Industry Publication Explains How to Stabilize Vertical Turbine Pumps with Bushings
Because of their low friction, bushings for vertical turbine pumps (VTPs) reduce and control pump flow by restricting the fluid pumped by the impeller into the mechanical seal area. They can be made from a soft metal, like bronze, or a high-performance plastic like the machined polymer Thermex 210.
“’Thermex 210 fits in very well to our existing portfolio of high-performance plastics,’” SEPCO’s CEO, Chris Wilder, told the publication. “’We’re uniquely positioned as a compound molder—not just a parts producer—and Thermex 210 is primarily an expansion of our wide variety of compounded formulations. We identified a need in the market so there’s been continued field testing and trialing.'”
Why Are These Bushings for VTPs Ideal for These Applications?
This bushing material is available in rods, tubes, machined bushings, and machined bearings. It has a variety of configurations, but specifically, it has a low rate of thermal expansion, which allows for the elimination of burning and glazing of the product.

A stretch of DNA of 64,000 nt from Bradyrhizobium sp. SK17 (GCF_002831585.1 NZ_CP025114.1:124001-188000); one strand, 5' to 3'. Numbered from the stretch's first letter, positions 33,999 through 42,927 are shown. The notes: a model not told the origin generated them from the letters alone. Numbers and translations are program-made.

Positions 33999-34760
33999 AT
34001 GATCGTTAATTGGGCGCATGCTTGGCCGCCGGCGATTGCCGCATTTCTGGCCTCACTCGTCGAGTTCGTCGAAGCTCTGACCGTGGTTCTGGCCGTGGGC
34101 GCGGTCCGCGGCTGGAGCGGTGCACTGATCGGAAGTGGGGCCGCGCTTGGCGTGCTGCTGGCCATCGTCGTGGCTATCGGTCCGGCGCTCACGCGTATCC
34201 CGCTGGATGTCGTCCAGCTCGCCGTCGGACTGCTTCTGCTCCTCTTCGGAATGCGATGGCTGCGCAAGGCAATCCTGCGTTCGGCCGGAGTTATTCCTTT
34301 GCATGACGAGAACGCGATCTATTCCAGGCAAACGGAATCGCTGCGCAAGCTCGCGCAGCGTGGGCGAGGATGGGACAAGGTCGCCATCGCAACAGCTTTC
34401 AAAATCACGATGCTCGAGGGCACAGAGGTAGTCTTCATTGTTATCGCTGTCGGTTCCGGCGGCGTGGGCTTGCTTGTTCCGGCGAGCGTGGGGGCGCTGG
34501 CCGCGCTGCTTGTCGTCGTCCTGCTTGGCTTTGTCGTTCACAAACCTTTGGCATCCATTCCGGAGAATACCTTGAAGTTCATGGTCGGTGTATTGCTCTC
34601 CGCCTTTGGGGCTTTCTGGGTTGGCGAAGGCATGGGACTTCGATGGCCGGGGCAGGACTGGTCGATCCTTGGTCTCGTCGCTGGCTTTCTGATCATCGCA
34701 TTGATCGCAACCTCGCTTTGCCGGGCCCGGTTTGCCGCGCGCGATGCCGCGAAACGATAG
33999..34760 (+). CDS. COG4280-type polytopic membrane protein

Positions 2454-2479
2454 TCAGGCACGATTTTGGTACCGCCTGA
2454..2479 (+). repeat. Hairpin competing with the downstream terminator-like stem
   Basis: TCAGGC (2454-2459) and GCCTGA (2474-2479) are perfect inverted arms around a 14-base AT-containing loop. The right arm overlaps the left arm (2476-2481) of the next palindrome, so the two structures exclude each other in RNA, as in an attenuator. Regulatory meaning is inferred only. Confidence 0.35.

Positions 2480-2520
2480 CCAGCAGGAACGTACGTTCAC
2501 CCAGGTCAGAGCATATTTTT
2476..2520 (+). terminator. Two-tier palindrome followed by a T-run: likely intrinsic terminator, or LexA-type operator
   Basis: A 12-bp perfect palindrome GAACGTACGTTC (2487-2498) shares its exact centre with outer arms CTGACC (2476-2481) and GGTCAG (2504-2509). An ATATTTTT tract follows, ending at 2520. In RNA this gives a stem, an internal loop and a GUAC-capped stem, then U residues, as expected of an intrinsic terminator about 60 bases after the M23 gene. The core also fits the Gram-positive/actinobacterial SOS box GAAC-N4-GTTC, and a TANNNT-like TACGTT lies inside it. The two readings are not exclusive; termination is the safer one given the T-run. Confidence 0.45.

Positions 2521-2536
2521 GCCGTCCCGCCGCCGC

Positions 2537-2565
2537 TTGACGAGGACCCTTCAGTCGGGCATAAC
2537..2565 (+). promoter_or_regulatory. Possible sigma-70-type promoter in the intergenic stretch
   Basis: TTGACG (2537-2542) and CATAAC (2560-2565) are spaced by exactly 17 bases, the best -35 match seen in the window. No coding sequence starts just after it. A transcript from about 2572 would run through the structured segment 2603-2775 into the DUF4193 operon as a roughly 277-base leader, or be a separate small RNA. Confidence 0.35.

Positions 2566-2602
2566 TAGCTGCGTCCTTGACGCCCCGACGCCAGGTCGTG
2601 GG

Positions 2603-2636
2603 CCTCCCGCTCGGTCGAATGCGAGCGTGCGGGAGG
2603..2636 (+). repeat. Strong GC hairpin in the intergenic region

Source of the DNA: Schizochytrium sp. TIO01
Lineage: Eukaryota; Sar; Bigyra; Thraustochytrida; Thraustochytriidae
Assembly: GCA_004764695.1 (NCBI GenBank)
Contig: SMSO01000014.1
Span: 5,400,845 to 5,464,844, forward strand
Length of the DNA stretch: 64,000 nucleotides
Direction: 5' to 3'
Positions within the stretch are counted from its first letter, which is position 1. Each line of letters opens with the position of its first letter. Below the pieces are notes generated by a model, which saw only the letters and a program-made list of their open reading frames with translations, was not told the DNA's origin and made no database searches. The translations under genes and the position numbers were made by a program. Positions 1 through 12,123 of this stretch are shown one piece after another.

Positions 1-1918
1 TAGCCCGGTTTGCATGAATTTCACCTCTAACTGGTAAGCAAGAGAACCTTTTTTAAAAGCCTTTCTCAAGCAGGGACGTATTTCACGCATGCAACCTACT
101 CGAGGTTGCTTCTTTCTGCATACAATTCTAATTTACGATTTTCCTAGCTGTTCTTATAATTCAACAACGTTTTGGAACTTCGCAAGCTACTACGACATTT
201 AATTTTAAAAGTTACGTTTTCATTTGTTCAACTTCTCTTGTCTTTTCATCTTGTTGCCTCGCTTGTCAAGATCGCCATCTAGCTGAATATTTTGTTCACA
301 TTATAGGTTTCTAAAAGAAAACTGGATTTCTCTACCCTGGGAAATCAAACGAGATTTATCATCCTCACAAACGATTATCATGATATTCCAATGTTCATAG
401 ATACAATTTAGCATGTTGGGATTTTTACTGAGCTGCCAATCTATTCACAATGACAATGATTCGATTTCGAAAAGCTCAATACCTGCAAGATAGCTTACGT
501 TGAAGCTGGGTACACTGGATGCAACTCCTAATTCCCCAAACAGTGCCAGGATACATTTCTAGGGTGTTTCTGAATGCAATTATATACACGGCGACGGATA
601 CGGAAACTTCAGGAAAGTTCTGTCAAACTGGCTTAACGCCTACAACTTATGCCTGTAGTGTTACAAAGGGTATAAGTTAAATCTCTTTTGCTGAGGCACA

These bushings are water-resistant, even during startup and other dry-run events. Additionally, they are FDA-compliant and underwent third-party independent testing. This testing verified their product characteristics, specifically their thermal expansion, wear rate, and shear strength.
According to Wilder, Thermex 210 is wear-resistant, even during startup or other dry-run events. “’The importance of the wear resistance is that it may not be immediately understandable or identifiable that the product has begun to wear while a team is at an installation or working on the equipment.'”
Industrial applications for VTP bushings
These bushings are suitable for oil and gas, water and wastewater, original equipment manufacturers, power generation, and mining.
“Water and wastewater treatment are probably the primary industries we are targeting. In addition, it is effective in any water intake application that uses a lot of vertical turbine pumps.” — Chris Wilder, CEO of SEPCO